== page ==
Ogwumike needs just one more visit to her favorite Mexican grill and she will reach the highest bonus level, qualifying her for a catered meal for 20. How sweet — or spicy — is that?
''I will achieve my 'Hot Status' tonight,'' she says. "Now this is big.''
The guest openly cheers at the idea of one of Hollywood's marquee ballers proudly flashing a card that reads, ''Burritos With Benefits,'' and she laughs.
''I'm glad you appreciate it,'' she says. ''Some people might find it ridiculous.''
There is nothing ridiculous — and everything sublime — about the grounded nature of a woman who Tuesday was named the best player in the best women's league in the world. She's exceedingly tough on the court, yet strikingly normal in a city where she says her public recognition takes two forms.
"Girls and women know who I am,'' says Ogwumike, 26. "Guys are like, 'There's that girl with the crazy last name.'"
In leading the Sparks to a 26-8 record and the No. 2 mber-two seed in the playoffs, the 6-foot-2 power forward had a summer of crazy games. Ogwumike ranked third in the WNBA in scoring (19.7) and rebounding (9.1) while leading the league with 66.5% shooting, the second-best percentage in WNBA history.
She set not only set a league record for most consecutive field-goals with 23, she also set a record by making all 12 of her field-goal attempts in a literally perfect June game against Dallas, which ended with her going 19 for 19 including free throws.
With her inside play and increasingly effective outside game honed during long winters playing in Russia — she made 16 of 26 three-pointers this season - she performed like a combination of the Sparks' two other former league MVPs, Lisa Leslie and Candace Parker.
"I've crafted my game on finishing,'' she says. "If I'm at the rim, there's no reason I can't finish.''
Ogwumike's regular season had such a great finish, while driving with her to the MVP announcement at the ESPN studios on Tuesday, her posse threw a party.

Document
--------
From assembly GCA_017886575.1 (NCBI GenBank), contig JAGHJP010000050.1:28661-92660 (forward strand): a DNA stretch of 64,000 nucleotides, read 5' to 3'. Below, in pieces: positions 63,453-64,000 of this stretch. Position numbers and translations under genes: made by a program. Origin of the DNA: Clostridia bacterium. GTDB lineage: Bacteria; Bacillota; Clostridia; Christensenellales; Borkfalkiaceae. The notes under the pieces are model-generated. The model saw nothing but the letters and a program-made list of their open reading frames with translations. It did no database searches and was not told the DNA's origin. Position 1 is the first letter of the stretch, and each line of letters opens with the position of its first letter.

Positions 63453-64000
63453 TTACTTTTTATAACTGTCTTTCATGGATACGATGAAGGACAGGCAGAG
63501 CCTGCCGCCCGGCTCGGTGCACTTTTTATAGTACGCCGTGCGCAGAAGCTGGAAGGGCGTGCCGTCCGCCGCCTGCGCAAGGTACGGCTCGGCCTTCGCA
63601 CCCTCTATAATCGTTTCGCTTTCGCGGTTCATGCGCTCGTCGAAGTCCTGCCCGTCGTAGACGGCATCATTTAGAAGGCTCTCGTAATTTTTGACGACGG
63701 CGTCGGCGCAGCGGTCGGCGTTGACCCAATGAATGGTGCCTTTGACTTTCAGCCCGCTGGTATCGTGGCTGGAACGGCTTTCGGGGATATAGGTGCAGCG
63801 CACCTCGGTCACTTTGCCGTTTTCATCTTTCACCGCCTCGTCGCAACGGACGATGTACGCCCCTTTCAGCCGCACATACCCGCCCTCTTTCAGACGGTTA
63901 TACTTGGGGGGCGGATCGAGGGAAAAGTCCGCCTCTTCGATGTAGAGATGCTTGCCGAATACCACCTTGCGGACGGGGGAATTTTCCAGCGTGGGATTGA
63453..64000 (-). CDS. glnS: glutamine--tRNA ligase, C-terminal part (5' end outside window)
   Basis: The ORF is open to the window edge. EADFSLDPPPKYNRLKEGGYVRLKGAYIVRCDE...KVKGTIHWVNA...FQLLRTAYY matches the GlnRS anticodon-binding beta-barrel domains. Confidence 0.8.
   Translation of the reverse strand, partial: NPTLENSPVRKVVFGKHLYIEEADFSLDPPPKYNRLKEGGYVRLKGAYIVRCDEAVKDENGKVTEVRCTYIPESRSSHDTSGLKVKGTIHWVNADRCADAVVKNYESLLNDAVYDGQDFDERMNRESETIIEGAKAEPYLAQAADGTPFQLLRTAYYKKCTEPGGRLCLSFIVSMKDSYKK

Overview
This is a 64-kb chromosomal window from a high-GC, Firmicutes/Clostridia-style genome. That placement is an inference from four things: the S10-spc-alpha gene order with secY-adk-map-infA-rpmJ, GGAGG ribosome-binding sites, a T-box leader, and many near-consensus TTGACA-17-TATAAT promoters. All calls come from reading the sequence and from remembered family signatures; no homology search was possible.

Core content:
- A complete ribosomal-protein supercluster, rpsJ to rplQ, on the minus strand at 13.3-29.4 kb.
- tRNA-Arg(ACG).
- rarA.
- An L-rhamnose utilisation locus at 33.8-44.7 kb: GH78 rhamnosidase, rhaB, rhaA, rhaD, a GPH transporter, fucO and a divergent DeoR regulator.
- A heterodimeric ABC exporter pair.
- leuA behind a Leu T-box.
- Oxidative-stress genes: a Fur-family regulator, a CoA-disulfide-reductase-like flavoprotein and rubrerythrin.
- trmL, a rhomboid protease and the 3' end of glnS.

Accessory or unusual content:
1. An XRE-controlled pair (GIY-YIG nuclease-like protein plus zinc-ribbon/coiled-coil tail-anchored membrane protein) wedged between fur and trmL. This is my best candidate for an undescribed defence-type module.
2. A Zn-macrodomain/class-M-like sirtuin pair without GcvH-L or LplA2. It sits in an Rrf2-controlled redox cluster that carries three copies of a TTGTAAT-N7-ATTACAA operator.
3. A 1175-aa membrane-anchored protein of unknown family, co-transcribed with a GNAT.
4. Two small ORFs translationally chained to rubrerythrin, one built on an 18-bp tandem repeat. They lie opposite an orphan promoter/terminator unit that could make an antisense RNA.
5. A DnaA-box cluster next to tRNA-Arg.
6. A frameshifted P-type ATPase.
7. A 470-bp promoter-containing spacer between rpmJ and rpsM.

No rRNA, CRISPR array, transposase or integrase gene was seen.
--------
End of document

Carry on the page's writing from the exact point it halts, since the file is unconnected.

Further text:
That posse consists entirely of an uncle, Ufo Atuanya. He lives with her during stretches of the season and is known to Sparks fans as simply "Uncle.'' He was so excited with his niece, he transformed a white polo shirt into a Nneka billboard covered in her photo and statistics. During the middle of the drive, he surprised her by tearing off a top shirt to reveal the celebratory polo.
"I was like, 'Oh, that's so cool,'" she says with a grin. ''So…subtle.''
She speaks with the smart humor of a Stanford graduate while displaying out the unselfish family values instilled in her and her three basketball-playing sisters by their parents, Nigerian-born professionals from Houston.
She'll talk with wonder about the connection she has forged with teammate Parker, who unselfishly and consistently finds her in perfect scoring position.
"There's times I know the ball is coming at me even though she's not even looking at me,'' Ogwumike says. "But believe me, I'm always looking at her."
She'll talk with pride about the Sparks fans, who are considered the league's most loyal and knowledgeable.
"They are great, so personal, they know everything about us, they want to take us to dinner,'' she says. "But also, they're like, 'Why aren't you rebounding! What's wrong with you! You need to set a screen!' I like that because it's real."
Oh, how she does love real. One of the high points of her public forays around town was the time she and Uncle went into a Culver City barbershop and the barbers ignored his head to talk about her game.
"The whole barbershop was fixated on her and I'm like, 'Somebody cut my hair!'"said Atuanya.
There is probably only one place she wishes she was recognized but was ignored. Quite unbelievably, neither Ogwumike or Parker — who attended Tennessee — were chosen for this year's U.S. Olympic team, which contained several products of Coach Geno Auriemma's University of Connecticut program.
You don't need to see their MVP awards to know they both belonged in Rio.
"I was told there were a lot of athletes at my position and that I had a bright future,'' said Ogwumike, who was kept home even though she was on the world championship team two years ago. "I believed it. I'm fine with it.''
Is she really? She says it's all good, but one has to think that for both her and Parker, one reward in the upcoming WNBA playoffs against other Olympians could include at least some payback for the obvious slight.
Not that the Sparks need any further motivation after the 14-year drought. Ogwumike says they're ready in a way she's never seen before.
"This is the first time the parts have all come together, our development has come together, the process is finally converging, the focus is really there,'' she says.
Does that mean she can guarantee a title?
"Yeah,'' she says. "Who would I be if I said no? I feel like that's an easy question. It is.'''
Could this really be the year?
"I know it,'' she says. "I feel it. I see it. I feel it. It's there."
If the best player in the WNBA believes it, if one of the most real players in Los Angeles says it, you do the math.